Relating To Disney Princess

Relating To Disney Princess

I'm closer to being a princess then you think
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Every girl only dreams of becoming a Disney princess. Wanting the whole bippity boppity boo: the dress, hair, and Prince Charming. You may not notice it but you may relate to some of the princesses in ways you have never seen. From Cinderella to Mulan, you are closer to being a Disney princess then you think.

1. Ariel

My parents were over-protective when I was a child. Some would say I was a sheltered kid. I can totally relate to what Ariel went through. Even though I never sold my voice, I did run away a long time ago but didn't go far.

2. Belle

You have that feeling you don't quite fit in. Felt alone and was viewed as a outcast. Also a total bookworm.

3. Mulan

"I'm not angry, I'm just disappointed." The worst thing you can hear from your family. Mulan felt like she let her family down. But, she fought and did what she could to save her family.

4. Pocahontas

Some days it feels like the world is against us. But just like Pocahontas, we gather courage and fight.

5. Cinderella

There was a time when your sibling and mother seemed to be evil. Dumping more in you, somehow everyone is your enemy. Chores after chores was my childhood.

6. Jasmine

When plans for your future are being made around you and you feel as if you have no say. Feeling pressured to do what everyone wants you to do.

7. Aurora

Ever felt like you had no one to talk to? Or your friends have relationships and you're single? Aurora in a nutshell. She even sings about it.

Cover Image Credit: Drodd

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Please Spare Me From The Three Months Of Summer Break When People Revert Back To High Schoolers

They look forward to swapping stories with their friends at the local diner, walking around their old high school with a weird sense of superiority, and reminiscing their pre-college lives.

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I know a surprising amount of people who actually couldn't wait to go home for the summer. They look forward to swapping stories with their friends at the local diner, walking around their old high school with a weird sense of superiority, and reminiscing their pre-college lives.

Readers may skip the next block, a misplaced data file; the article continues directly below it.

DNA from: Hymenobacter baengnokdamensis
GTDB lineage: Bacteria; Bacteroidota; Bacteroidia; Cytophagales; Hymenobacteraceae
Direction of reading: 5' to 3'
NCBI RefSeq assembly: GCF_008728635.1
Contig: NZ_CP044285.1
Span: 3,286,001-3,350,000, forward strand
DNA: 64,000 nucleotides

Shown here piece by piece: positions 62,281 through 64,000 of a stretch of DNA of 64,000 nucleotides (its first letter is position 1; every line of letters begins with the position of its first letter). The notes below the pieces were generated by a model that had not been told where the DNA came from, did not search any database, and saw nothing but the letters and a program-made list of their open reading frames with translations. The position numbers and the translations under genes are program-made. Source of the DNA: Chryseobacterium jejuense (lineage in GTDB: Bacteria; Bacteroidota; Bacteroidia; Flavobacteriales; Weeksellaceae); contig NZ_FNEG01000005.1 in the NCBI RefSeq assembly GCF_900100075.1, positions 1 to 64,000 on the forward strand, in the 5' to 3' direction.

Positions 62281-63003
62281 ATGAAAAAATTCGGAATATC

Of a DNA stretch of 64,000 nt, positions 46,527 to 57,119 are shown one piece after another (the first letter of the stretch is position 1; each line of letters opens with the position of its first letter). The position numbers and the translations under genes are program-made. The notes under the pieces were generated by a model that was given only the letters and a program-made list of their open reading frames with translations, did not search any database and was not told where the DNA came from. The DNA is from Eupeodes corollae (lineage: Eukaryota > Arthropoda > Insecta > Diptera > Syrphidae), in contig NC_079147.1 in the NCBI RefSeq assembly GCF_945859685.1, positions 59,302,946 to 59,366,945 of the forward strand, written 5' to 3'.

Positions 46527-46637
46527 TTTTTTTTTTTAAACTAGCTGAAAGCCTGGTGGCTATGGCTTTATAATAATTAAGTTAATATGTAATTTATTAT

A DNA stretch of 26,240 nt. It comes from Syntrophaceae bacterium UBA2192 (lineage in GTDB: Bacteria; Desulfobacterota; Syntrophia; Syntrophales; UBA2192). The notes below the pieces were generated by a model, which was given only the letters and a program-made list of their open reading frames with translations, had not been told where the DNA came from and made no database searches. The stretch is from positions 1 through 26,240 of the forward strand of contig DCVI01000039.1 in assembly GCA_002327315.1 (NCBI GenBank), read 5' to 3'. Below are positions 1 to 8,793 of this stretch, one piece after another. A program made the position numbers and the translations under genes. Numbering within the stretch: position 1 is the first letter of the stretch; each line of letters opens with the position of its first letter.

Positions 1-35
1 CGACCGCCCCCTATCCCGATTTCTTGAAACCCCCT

Me? Not so much. I don't mean to sound bitter. It's probably really comforting to return to a town where everyone knows your name, where your younger friends want you around to do their prom makeup, and where you can walk through Target without hiding in the deodorant aisle. But because I did this really annoying thing where my personality didn't really develop and my social anxiety didn't really loosen its grip on me until college, I have a very limited number of people to return to.

If you asked someone from my high school about Julia Bond, they would probably describe her as shy, studious, and uptight. I distinctly remember being afraid of people who JUULed (did you get high from it? was it illegal? could I secondhand smoke it and get lung cancer?) and crying over Algebra 1 in study hall (because nothing says fun and friendly like mascara steaks and furious scribbling in the back corner while everyone else throws paper airplanes and plays PubG Mobile).

I like to tell my college friends that if I met High School Julia, I would beat her up. I would like to think I could, even though I go to the gym now a third of the time I did then. It's not that it was High School Julia's fault that she closed herself off to everyone. She had a crippling fear of getting a B and an even worse fear of other people. But because she was so introverted and scared, College Julia has nothing to do but re-watch "The Office" for the 23rd time when she comes back.

Part of me is jealous of the people who came into their own before college. I see pictures of the same big friend groups I envied from a distance in high school, all their smiling faces at each other's college football games and pool parties and beach trips, and it makes me sad that I missed out on so many friendships because I was too scared to put myself out there. That part of me really, really wishes I had done things differently.

But a bigger, more confident part of me is really glad I had that experience. Foremost, everything I've gone through has shaped me. I mean, I hid in the freaking bathroom during lunch for the first two weeks of my freshman year of high school. I never got up to sharpen my pencil because I was scared people would talk about me. I couldn't even eat in front of people because I was so overwhelmingly self-conscious. I remember getting so sick at cross country practice because I ran four or five miles on an empty stomach.